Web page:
(Credit: leungchopan/Shutterstock)

A few years ago, Google began implementing and promoting a common look-and-feel for Android apps that it called Material Design. This aesthetic standard was minimalistic, but each app had a splash of color coding: For example, Docs was blue, Sheets was green and Gmail was red.

Now Google is forging ahead with Material Design 2, which take away almost all color from the company's apps, and the results for the new Android version of the Gmail mobile app (download for iOS or Android) may be an acquired taste.

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Without the red banner going across the top of Gmail's interface, the screen is now fully stark white, with black text. The usual subsections (Updates, Promotions, Spam) no longer have their own color coding either; the Updates section used to have a yellow-gold banner, and Promotions used to use a shade of green.

Those subsection colors are gone now as well, so the at-a-glance visual indicator of what section you're in is only the words "Updates" or "Promotions" appearing at the top.

Like Chrome, the Gmail app lacks a dark mode to alleviate the potential eye strain of a nearly all-white interface (though Google is working on dark modes for its web browser). Both iOS and Android lack built-in dark modes for the operating system as a whole. Some Android phones will let you apply a dark theme, but that doesn't customarily extend to your apps.

So that means that users will need to manually adjust their phone's brightness setting every time they want to use the new Gmail app, if they find the interface too bright.

Alternatively, you can open a mobile web browser that applies a dark mode to web pages as well as its own interface, then load the web app version of Gmail.

Dark-mode mobile browsers to the rescue

Luckily for us, we don't have to experiment with some potentially janky or sketchy mobile apps. For example, Samsung makes its own darkness-aware mobile browser for Android, based on Chrome, and it's compatible with a wide variety of non-Samsung phones and tablets.

To enable the dark mode in the Samsung Internet Browser beta (this mode will be coming to the regular version of the app soon), just tap the hamburger menu in the lower right, then tap the Dark Mode button located on the second row.

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Note that this menu also has a button to adjust text size, if you don't like how the mobile web version of Gmail scales on your device's screen. As you adjust the size slider left and right, the changes will take effect immediately, so you won't have to bounce back and forth between the setting and the interface.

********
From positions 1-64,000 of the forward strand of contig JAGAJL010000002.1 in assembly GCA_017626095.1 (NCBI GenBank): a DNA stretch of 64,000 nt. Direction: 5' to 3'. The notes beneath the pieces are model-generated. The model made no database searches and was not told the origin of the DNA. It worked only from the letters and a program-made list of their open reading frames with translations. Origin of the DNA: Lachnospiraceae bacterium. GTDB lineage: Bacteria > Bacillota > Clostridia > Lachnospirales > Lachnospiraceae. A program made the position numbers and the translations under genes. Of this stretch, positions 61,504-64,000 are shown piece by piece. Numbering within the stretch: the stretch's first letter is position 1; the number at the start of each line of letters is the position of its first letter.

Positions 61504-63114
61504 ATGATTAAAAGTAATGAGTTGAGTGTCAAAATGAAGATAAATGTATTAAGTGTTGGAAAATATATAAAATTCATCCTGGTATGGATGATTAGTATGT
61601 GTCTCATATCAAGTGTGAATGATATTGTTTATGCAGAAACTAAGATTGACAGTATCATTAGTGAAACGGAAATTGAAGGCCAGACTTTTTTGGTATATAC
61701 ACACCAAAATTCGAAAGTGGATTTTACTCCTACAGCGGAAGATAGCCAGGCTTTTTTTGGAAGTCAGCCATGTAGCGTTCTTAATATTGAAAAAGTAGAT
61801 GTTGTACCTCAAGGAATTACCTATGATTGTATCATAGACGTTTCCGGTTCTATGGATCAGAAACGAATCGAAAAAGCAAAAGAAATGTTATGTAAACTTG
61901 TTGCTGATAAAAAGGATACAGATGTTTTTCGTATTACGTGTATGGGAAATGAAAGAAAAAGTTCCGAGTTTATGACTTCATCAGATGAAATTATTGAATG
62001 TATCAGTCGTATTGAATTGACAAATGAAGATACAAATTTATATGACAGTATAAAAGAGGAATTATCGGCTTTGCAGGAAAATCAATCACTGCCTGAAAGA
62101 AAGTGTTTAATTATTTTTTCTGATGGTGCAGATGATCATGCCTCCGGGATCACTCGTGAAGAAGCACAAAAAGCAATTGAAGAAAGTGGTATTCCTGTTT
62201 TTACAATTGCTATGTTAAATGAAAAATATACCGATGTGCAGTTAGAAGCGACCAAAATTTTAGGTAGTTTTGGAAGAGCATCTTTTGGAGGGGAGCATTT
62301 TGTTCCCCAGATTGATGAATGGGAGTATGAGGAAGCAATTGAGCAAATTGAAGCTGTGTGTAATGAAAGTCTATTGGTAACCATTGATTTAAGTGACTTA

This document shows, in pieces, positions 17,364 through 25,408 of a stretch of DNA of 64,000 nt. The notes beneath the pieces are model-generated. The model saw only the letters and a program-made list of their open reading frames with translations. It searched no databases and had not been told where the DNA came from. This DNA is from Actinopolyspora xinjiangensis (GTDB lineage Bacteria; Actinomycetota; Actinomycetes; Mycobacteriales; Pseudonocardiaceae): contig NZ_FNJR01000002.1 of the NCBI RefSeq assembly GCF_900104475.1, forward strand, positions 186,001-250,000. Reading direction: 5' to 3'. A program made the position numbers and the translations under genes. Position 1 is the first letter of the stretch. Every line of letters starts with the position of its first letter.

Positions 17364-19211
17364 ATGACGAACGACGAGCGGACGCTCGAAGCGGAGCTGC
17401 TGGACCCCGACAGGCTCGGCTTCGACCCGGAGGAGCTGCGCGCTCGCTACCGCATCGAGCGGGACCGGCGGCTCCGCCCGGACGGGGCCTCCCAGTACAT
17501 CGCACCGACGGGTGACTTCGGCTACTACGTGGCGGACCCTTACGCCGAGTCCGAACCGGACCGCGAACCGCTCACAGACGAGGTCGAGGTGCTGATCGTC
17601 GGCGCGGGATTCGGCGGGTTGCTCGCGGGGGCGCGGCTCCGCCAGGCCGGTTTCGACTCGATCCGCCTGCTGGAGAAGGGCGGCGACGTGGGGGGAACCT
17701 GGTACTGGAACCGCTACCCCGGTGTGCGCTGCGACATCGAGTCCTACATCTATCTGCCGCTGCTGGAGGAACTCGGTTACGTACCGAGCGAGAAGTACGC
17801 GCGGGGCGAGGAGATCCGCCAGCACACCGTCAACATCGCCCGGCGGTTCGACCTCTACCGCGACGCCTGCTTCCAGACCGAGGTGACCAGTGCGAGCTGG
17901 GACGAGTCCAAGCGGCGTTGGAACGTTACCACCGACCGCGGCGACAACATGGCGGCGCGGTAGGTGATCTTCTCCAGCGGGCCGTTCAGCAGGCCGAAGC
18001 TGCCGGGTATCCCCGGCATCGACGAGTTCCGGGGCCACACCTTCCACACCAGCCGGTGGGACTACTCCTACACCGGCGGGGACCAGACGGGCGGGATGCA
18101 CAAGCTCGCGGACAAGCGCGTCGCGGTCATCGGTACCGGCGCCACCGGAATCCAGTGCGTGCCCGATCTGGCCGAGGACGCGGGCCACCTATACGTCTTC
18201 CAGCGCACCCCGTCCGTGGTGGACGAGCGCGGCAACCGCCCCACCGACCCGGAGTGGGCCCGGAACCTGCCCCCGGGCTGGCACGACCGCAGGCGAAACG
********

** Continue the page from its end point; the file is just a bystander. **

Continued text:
If you prefer Firefox over Chrome (it's gotten much better over the last year or so), the mobile version of Mozilla's web browser can use some of the add-ons meant for the desktop version, and some dark mode toggles are counted among this group.

From left to right: The new Gmail app, Samsung's beta browser, and Firefox with an inverted dark mode add-on. (Credit: Screenshots: Tom McNamara/Download.com)

In some cases, Firefox may be a better solution than Samsung's current implementation, because many of the former's add-ons allow you to make fine adjustments to maximize legibility, such as Dark Background and Light Text. With Samsung's browser, the feature is just on or off.

In the mobile version of Firefox, the settings for the above add-on will be accessible by tapping the "A" icon to the right of the address bar.

Takeaways

  • The Gmail mobile app has been updated to the company's Material Design 2 look, which removes almost all color and replaces it with a stark white background.
  • If the app causes eye strain, you may want to consider loading the mobile website version of Gmail in a mobile web browser that has a dark mode.
  • Recommended options include the Samsung Internet Browser and Mozilla Firefox (after you've added a dark mode add-on to the latter).

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Tom McNamara is a Senior Editor for CNET's Download.com. He mainly covers Windows, mobile and desktop security, games, Google, streaming services, and social media. Tom was also an editor at Maximum PC and IGN, and his work has appeared on CNET, PC Gamer, MSN.com, and Salon.com. He's also unreasonably proud that he's kept the same phone for more than two years.